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Memorial Day travel rebounds, despite rising gas (and gas tax) hikes

Road-trip_family-car

During the height of the COVID-19 pandemic, airline health protocols got most of the attention. That's not surprising, since when flying, we're all trapped for hours with strangers in a metal tube with recycle air.

Now, with more of us vaccinated and ready to get out again and see sights beyond our homes, the travel focus has shifted.

It's Memorial Day weekend, the unofficial start of summer and a major road-tripping holiday.

Highway bound: AAA expects Memorial Day 2021 travel to rebound substantially. The national motoring membership organization predicts 60 percent more travelers this long holiday weekend than last year's mostly COVID-closed holiday.

Numerically, that means 37 million holiday travelers this year, compared to 23 million last Memorial Day, the lowest count on record since AAA began recording travel trends in 2000.

Many got an early start. AAA says From May 27 through May 31, this year's Memorial Day travelers will head to destinations that are 50 miles or more from home.

AAA Memorial Day weekend travel 2021 graphic1

And most of them, as the AAA graphic above shows, are getting there via the nation's highways. AAA says of the 37 million traveling this weekend, more than 34 million will do so via autos.

So where are folks going this year? AAA booking data show Orlando and Las Vegas as 2021's top Memorial Day destinations. The rest of the top-five road trips this weekend are to Myrtle Beach, Denver, and Nashville.

Exxon OMG gas price board_Johnny Frederic
Gas isn't this outrageous again (yet), but pump prices have been going up in 2021.

Costlier gas no problem: Folks are choosing to drive to these places (and elsewhere) despite the recent uptick in gasoline prices. In fact, says AAA, gas prices this weekend are expected to be the most expensive since 2014. The national average possibly could top more than $3 per gallon.

Still, the improving pandemic outlook seems to be overriding fuel price concerns.

"We don't expect higher gas prices to deter motorists this holiday season as many Americans are eager to travel," said Jeanette C. McGee, AAA spokesperson. "We typically find when pump prices increase, travelers look for more free activities or eat out less while on vacation, but still take their planned trips."

That's good news for the 150,000+ gas stations across the country. For your travel snacking information, 127,588 of these stations are paired with convenience stores where you can pick up some fuel for yourself and family, as well as for your vehicle.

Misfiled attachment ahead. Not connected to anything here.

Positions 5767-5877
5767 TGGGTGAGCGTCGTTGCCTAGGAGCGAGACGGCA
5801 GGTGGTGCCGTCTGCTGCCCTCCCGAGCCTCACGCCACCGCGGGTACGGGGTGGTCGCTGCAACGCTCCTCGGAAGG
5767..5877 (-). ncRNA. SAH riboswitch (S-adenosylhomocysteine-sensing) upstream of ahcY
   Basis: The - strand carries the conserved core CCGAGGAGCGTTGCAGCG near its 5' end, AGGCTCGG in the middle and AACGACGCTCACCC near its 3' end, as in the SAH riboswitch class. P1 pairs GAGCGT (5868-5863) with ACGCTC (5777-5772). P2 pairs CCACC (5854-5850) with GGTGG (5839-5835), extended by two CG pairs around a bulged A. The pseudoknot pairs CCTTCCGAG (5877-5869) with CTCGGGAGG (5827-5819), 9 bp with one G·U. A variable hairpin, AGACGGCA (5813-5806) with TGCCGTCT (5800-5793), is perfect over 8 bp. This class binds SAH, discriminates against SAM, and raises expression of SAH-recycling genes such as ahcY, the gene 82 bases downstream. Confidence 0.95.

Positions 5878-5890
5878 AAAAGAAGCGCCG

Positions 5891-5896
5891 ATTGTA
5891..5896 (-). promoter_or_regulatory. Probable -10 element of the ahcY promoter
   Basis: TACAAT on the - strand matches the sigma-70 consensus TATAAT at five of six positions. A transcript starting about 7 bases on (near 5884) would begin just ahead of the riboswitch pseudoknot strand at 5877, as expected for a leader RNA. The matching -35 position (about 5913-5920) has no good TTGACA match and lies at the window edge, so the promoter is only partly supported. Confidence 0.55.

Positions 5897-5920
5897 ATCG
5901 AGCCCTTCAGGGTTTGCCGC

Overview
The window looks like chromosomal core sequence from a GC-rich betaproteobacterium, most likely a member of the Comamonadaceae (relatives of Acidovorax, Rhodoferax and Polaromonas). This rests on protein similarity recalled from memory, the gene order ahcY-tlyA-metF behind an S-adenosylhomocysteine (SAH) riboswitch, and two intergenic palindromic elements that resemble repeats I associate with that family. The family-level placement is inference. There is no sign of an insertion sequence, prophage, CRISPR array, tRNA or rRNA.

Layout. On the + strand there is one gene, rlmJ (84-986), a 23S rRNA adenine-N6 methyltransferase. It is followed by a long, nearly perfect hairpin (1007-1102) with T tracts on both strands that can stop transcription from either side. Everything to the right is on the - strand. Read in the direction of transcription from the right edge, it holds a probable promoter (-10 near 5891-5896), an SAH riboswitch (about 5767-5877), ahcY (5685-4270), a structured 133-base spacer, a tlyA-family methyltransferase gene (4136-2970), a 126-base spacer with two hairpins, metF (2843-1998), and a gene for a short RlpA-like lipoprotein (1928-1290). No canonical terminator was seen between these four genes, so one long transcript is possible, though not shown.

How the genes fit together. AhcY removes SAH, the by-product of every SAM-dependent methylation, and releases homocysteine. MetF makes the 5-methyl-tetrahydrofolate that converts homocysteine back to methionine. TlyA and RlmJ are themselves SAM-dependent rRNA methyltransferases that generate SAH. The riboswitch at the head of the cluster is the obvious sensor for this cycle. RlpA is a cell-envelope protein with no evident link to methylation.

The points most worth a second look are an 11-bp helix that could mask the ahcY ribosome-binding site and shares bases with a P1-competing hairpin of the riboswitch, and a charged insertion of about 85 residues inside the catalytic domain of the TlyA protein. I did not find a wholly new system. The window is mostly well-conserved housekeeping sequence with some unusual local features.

Wide range of state fuel levies: Depending on just how far beyond the AAA's 50-mile travel range you're going, you'll likely find a wide range in station gas prices. Part of the reason is the added taxes that vary from state to state.

The latest data from the American Petroleum Institute (API) show that the national average state excise tax on gasoline is 25.68 cents per gallon.

The highest state fuel excise taxes are in the western part of the country, with California and Washington having levies of 50.50 cents per gallon (cpg) and 49.40 cpg, respectively.

And California's gas tax is going up again on July 1, thanks to an annual inflation adjustment included in the transportation tax package enacted back in 2017. The next upward adjustment this summer will bring the California excise tax on gas to 51.1 cents per gallon.

But as anyone who pays any attention to taxes knows, there always are exceptions. Out east, Pennsylvania's tax rate for gasoline is 57.6 cpg.

Then you have to add in the states' other taxes, such as general sales tax, and fees, such as environmental remediation charges.

Federal fuel tax unchanged: And, of course, we can't overlook the federal gas tax. That's 18.4 cpg, where it's been stuck since 1993. That year, it went from 14.1 cpg to the current rate.

Every year, members of Congress toss out the possibility of raising the federal fuel excise taxes. This year, a bipartisan group has again endorsed a plan to pump up Uncle Sam's gas levy.

That proposals also includes the exploration of a possible vehicle miles traveled tax. This charge would enable the government to get revenue from the increasing number of electric and hybrid vehicles that don't use any or much fossil fuel. The per-miles-tax plan would, like the traditional gas excise tax, use the money to pay for infrastructure spending.

Earlier this year, Biden Administration Transportation Secretary Pete Buttigieg seemed to agree. He floated the possibility that a mileage levy based on the distance of travelers' journeys instead of on how much gasoline they consume could be a part of the infrastructure plan.

However, the continuing partisan battle over infrastructure funding (and exactly what is considered infrastructure) is likely to doom the per-miles-tax. At least for now.

Until that happens, and especially as you head out on your Memorial Day weekend getaway, be sure to budget enough for your old-school fill-ups.

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